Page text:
Stainless Steel - Widely used for its strength, corrosion resistance, and versatility. Applications include tooling, automotive components, and consumer products.
Inconel - A nickel-chromium-based superalloy known for its high-temperature resistance and strength. Ideal for aerospace and industrial applications.
Copper - Valued for its excellent thermal and electrical conductivity. Used in heat exchangers, electrical components, and decorative items.
Titanium - Known for its high strength-to-weight ratio and biocompatibility, making it suitable for aerospace, medical implants, and high-performance automotive parts.

Post-Processing Requirements for Metals
After printing, metal parts typically require sintering to fuse the particles together fully and enhance mechanical properties. In some cases, infiltration with a secondary metal (such as bronze) is performed to improve strength and density.

2. Ceramics
Ceramics are used in Binder Jetting for applications requiring high heat resistance, wear resistance, and electrical insulation. Common ceramic materials include:

Alumina (Aluminum Oxide) - Known for its hardness, thermal stability, and electrical insulation properties. Used in electronics, medical devices, and wear-resistant components.
Silicon Carbide - Valued for its extreme hardness and thermal conductivity. Suitable for high-temperature applications, abrasives, and cutting tools.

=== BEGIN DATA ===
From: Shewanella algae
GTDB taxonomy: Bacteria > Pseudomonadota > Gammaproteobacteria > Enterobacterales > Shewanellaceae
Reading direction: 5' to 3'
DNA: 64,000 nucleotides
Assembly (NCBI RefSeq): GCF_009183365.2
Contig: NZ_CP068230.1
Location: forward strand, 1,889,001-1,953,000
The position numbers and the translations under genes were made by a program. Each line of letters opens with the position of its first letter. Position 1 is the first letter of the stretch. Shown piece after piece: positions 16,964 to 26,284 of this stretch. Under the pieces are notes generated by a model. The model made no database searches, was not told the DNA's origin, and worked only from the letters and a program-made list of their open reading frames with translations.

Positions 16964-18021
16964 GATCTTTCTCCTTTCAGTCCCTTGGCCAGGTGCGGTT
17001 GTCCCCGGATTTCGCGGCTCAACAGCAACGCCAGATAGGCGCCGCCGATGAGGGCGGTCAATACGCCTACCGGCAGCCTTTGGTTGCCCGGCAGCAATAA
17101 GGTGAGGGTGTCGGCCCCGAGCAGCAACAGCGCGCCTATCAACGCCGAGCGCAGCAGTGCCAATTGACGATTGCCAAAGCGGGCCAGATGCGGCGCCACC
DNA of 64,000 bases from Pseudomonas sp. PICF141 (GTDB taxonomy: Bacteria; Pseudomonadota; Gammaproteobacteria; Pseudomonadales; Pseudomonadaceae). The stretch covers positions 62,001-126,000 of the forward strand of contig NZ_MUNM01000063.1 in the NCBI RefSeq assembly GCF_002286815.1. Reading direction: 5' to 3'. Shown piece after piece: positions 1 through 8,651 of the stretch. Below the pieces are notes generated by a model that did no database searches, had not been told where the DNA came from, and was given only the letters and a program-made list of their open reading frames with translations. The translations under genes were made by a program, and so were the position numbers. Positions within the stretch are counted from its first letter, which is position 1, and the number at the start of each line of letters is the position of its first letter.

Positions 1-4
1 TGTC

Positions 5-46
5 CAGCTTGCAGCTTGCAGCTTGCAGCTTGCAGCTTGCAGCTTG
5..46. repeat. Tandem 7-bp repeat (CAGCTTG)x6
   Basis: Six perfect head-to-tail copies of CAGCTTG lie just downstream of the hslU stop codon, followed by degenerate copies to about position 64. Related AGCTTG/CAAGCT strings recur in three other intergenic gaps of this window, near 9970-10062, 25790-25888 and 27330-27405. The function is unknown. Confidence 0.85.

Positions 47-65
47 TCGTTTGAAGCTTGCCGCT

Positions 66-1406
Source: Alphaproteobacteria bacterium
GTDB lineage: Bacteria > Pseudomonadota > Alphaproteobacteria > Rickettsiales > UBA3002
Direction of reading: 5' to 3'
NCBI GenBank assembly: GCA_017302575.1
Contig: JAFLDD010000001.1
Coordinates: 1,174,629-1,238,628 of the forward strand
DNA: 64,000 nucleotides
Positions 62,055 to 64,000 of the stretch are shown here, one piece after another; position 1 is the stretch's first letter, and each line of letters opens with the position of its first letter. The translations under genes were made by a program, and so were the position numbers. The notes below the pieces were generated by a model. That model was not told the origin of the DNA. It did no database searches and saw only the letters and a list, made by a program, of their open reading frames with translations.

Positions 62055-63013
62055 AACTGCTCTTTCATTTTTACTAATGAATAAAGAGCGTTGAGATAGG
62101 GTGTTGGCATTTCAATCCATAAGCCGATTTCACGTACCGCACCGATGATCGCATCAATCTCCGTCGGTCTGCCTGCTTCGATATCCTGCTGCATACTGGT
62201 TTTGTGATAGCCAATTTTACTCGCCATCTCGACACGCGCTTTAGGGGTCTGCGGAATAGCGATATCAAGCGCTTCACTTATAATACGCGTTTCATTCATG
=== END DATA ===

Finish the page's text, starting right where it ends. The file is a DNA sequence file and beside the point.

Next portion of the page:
Zirconia (Zirconium Dioxide) - Offers high fracture toughness and thermal resistance. Used in dental implants, cutting tools, and refractory materials.

Post-Processing Requirements for Ceramics
Ceramic parts usually require sintering to achieve full density and optimal mechanical properties. Glazing or additional surface treatments may also be applied to improve aesthetics and functionality.

3. Sand
Sand is predominantly used in Binder Jetting for creating molds and cores in metal casting. The main type of sand used is:

Silica Sand - Commonly used for its high purity and uniform grain size. Ideal for creating detailed and complex molds and cores for metal casting.

Post-Processing Requirements for Sand
Sand molds and cores typically require minimal post-processing. However, they may be strengthened by impregnating them with a resin or other binding agents to improve their structural integrity during the casting process.

4. Polymers
While not as common as metals and ceramics, polymers can also be used in Binder Jetting for specific applications, including:

PMMA (Polymethyl Methacrylate) - Often used for creating patterns and prototypes due to its ease of printing and post-processing.

PLA (Polylactic Acid) - A biodegradable polymer used for creating environmentally friendly prototypes and models.

Post-Processing Requirements for Polymers
Polymer parts may require curing or infiltration to enhance their mechanical properties and stability. Surface finishing techniques, such as sanding or painting, can also be applied to achieve the desired aesthetics.


Metal Parts - Production of metal components for aerospace, automotive, and industrial applications. The parts often require sintering and infiltration for enhanced mechanical properties.

Ceramics - Manufacturing of intricate ceramic parts for medical devices, electronics, and decorative items.

Sand Molds and Cores - Creating sand molds and cores for metal casting, enabling rapid prototyping and complex geometries in foundry applications.

Prototyping - Producing detailed prototypes in various materials for design validation and testing.